Results from a program's decade of leadership in global education
“I became part of an empowered community of experts for global education, where every child’s rights are at the core of the education system,” says Marivi Castro from the Philippines. Marivi is one of more than 670 international secondary school teachers from 22 countries who participated in the International Leaders in Education Program (ILEP), now celebrating its 10th year.
The U.S. Department of State’s Bureau of Educational and Cultural Affairs, in collaboration with IREX and colleges and universities across the U.S., views ILEP as a critical investment in secondary school teachers across the globe. When learning outcomes improve, especially for students at the higher levels of education, prosperity increases for everyone—individuals, their families, and their communities.
The program’s results
Over the course of ten years, ILEP has consistently helped instructors improve how they teach students. Here are some of the program’s results (according to a 2016 survey of ILEP alumni):
- Increase in graduation rates: More than 90% of ILEP teachers who responded said that they’ve seen an increase in their students’ graduation rates.
- Greater student participation: 99% of respondents reported that their students’ participation in class has increased.
- Teachers taught their colleagues: ILEP’s alumni went on to train more than 15,000 colleagues, sharing the new teaching methods that they learned in the program.
- Alumni became leaders: Approximately 70% of respondents now hold leadership positions in their schools, strengthening their ability to institutionalize the teaching methods they learned through ILEP.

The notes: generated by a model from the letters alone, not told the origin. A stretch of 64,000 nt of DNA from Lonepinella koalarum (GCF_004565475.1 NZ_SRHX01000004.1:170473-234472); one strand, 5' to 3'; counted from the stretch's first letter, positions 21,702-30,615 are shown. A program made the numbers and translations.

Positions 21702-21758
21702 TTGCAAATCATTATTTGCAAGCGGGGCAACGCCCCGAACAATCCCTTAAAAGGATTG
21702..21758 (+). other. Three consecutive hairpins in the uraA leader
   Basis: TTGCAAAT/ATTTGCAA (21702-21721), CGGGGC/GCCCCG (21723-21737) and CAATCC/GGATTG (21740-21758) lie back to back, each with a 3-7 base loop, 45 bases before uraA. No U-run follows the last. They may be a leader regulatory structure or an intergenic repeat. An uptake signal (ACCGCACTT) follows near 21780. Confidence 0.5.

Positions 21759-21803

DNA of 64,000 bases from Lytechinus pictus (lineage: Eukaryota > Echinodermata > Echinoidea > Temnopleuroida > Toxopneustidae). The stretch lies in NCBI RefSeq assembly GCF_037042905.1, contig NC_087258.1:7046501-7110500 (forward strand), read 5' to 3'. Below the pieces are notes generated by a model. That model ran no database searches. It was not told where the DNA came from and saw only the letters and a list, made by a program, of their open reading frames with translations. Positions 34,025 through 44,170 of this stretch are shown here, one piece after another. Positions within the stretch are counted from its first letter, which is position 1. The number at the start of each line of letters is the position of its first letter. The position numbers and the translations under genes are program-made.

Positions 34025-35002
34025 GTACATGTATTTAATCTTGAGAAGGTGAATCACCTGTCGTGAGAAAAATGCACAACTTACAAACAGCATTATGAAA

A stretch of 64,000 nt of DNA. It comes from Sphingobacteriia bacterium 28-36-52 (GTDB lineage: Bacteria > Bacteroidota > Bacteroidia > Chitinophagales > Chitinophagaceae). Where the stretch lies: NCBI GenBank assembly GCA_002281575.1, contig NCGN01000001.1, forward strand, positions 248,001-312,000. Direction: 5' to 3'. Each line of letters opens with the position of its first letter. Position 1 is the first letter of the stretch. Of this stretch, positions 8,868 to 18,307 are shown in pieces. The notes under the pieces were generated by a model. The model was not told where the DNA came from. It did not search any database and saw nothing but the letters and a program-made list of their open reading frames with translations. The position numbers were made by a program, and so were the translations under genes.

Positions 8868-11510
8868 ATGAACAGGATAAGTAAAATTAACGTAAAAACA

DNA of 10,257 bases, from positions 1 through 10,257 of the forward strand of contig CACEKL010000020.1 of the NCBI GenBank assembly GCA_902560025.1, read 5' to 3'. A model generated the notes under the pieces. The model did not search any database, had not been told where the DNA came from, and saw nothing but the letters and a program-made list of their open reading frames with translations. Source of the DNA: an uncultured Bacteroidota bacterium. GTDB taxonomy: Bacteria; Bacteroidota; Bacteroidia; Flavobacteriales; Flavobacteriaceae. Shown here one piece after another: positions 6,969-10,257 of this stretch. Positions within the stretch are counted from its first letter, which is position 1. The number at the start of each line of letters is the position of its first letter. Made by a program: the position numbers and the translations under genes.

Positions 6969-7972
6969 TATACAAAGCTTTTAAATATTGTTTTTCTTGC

How the program works
Chosen through a highly competitive process, each educator participates in an intensive semester-long program at U.S. universities. The program includes academic courses, training in teaching methodologies, immersion in an American classroom environment, and skill-building in digital tools.
“I've become a new digitally literate teacher!” affirms Fanta Cissokho from Senegal with pride. “I've gained new strategies to shape my teaching as well as my students’ learning.”
In response to the survey, ILEP alumni enumerated the benefits of the program. They reported that the benefits extend well beyond their own classrooms. The program led them to increase their involvement in volunteer and service-learning activities and ascend to leadership positions in their schools and communities.
“Being among so many experienced teachers and professionals enriched my ability to teach and learn. ILEP broadened my teaching skills and the way I see the world,” says Lenir Da Silva Fernandes, an educator and ILEP alumnus from Brazil.
Strengthening one teacher improves thousands of lives
What ILEP teachers learn through the program does not just stay with them. They go on to use the new teaching methods in their classrooms—from participatory learning to service learning.
“We estimate that upon their return, each ILEP educator reaches about 8,000 students over the life of his or her career, giving their pupils new skills that include critical thinking, creativity, cultural awareness, teamwork, and adaptability,” notes Jennifer Gibson, Branch Chief, Teacher Exchange Programs, U.S. Department of State.
“I have integrated new teaching methods in my classes and the school at large,” says Elizabeth Rwabu, a geography and ICT teacher from Uganda. “The students’ performance was the best so far [on the] last national results.”
From advancing STEM education in Bangladesh to fighting for gender equality in Peruvian schools, these educators do so much with so little. With ILEP’s help, they are working to improve their societies—student by student, school by school, and community by community.